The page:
USC cancels pro-Palestinian valedictorian’s graduation speech, citing safety concerns

An undergraduate valedictorian at the University of Southern California will not be allowed to speak at next month's commencement ceremony over safety concerns related to her pro-Palestinian views. 

The student, Asna Tabassum, a fourth-year biomedical engineering major from Chino Hills, has faced criticism for her stance on the Palestinian-Israeli conflict.

Critics accused Tabassum of sharing content with anti-Semitic language on social media, including calling Zionists "racist settlers" and engaging with posts linked to anti-Semitism. USC administrators received complaints, prompting the decision to exclude Tabassum from speaking at the ceremony.

In response, USC Provost Andrew Guzman clarified that the decision was not about restricting free speech but was driven by the need to ensure campus safety and security protocols. 

"While this is disappointing, tradition must give way to safety," Guzman stated in a message to the university community.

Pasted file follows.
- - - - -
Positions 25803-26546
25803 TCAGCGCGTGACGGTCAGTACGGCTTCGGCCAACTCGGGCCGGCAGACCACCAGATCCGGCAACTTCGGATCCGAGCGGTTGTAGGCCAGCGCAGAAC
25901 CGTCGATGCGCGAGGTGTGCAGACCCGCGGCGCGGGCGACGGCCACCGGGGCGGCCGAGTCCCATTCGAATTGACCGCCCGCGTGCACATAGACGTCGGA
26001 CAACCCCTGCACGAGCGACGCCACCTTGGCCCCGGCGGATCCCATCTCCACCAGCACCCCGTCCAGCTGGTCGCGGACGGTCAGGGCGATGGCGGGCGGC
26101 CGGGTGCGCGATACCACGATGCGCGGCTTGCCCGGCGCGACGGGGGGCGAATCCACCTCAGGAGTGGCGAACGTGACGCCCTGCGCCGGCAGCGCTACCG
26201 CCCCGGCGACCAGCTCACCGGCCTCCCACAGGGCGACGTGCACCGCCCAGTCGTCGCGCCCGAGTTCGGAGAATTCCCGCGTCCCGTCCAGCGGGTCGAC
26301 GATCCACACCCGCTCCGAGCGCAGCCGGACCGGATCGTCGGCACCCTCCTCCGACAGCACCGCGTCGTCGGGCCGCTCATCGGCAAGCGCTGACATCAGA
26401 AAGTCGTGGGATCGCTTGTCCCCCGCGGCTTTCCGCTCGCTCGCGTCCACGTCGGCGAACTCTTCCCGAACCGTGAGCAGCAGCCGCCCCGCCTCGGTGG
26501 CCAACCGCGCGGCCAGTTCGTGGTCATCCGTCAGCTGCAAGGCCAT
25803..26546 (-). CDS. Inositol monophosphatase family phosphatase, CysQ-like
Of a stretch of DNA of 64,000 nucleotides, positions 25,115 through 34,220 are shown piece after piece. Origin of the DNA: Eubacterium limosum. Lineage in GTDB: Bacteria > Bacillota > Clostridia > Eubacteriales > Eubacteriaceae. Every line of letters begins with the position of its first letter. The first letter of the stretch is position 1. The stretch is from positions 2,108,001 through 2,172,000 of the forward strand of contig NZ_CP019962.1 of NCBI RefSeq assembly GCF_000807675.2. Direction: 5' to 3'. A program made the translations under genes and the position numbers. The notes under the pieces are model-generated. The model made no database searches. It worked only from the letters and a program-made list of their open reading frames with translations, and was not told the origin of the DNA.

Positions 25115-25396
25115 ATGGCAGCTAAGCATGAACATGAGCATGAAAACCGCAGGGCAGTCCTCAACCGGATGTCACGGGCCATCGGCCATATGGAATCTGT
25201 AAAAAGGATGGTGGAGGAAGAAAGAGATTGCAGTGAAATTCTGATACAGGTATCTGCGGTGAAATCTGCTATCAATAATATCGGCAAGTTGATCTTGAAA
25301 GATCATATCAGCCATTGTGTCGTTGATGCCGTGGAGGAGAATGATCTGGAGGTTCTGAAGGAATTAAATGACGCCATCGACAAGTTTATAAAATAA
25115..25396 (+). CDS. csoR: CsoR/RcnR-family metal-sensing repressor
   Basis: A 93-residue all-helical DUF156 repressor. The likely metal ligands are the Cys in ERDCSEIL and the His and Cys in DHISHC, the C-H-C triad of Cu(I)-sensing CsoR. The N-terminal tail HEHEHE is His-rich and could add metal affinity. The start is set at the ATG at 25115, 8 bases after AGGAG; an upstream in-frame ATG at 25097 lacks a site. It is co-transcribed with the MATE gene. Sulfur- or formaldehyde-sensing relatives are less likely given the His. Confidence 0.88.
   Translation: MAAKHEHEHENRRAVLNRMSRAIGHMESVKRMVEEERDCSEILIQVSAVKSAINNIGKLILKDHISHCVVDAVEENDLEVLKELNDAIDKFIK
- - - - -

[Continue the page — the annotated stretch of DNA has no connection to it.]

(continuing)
In response to the exclusion, Tabassum expressed disappointment through the Council on American-Islamic Relations, stating, "I am surprised that my own university, my home for four years, has abandoned me."

Critics accused Tabassum of endorsing the complete abolishment of the state of Israel through her online activity. The decision to bar Tabassum from speaking marks the first time in USC's history that a valedictorian has been prevented from delivering a live commencement speech.

The Council on American-Islamic Relations-Los Angeles condemned the decision, demanding that Tabassum be allowed to speak. CAIR-LA Executive Director Hussam Ayloush called the university's decision "cowardly" and criticized the reasoning as "disingenuous."

In response to the uproar surrounding the valedictorian selection, Provost Guzman highlighted the heightened security risks and disruptions that have emerged amid the ongoing Middle East conflict and social media debates. "We must prioritize the safety of our community," Guzman emphasized.

The commencement ceremony, originally scheduled for Friday, May 10, will proceed without Tabassum's speech.

Below is a statement released by USC:

CNS contributed to this report.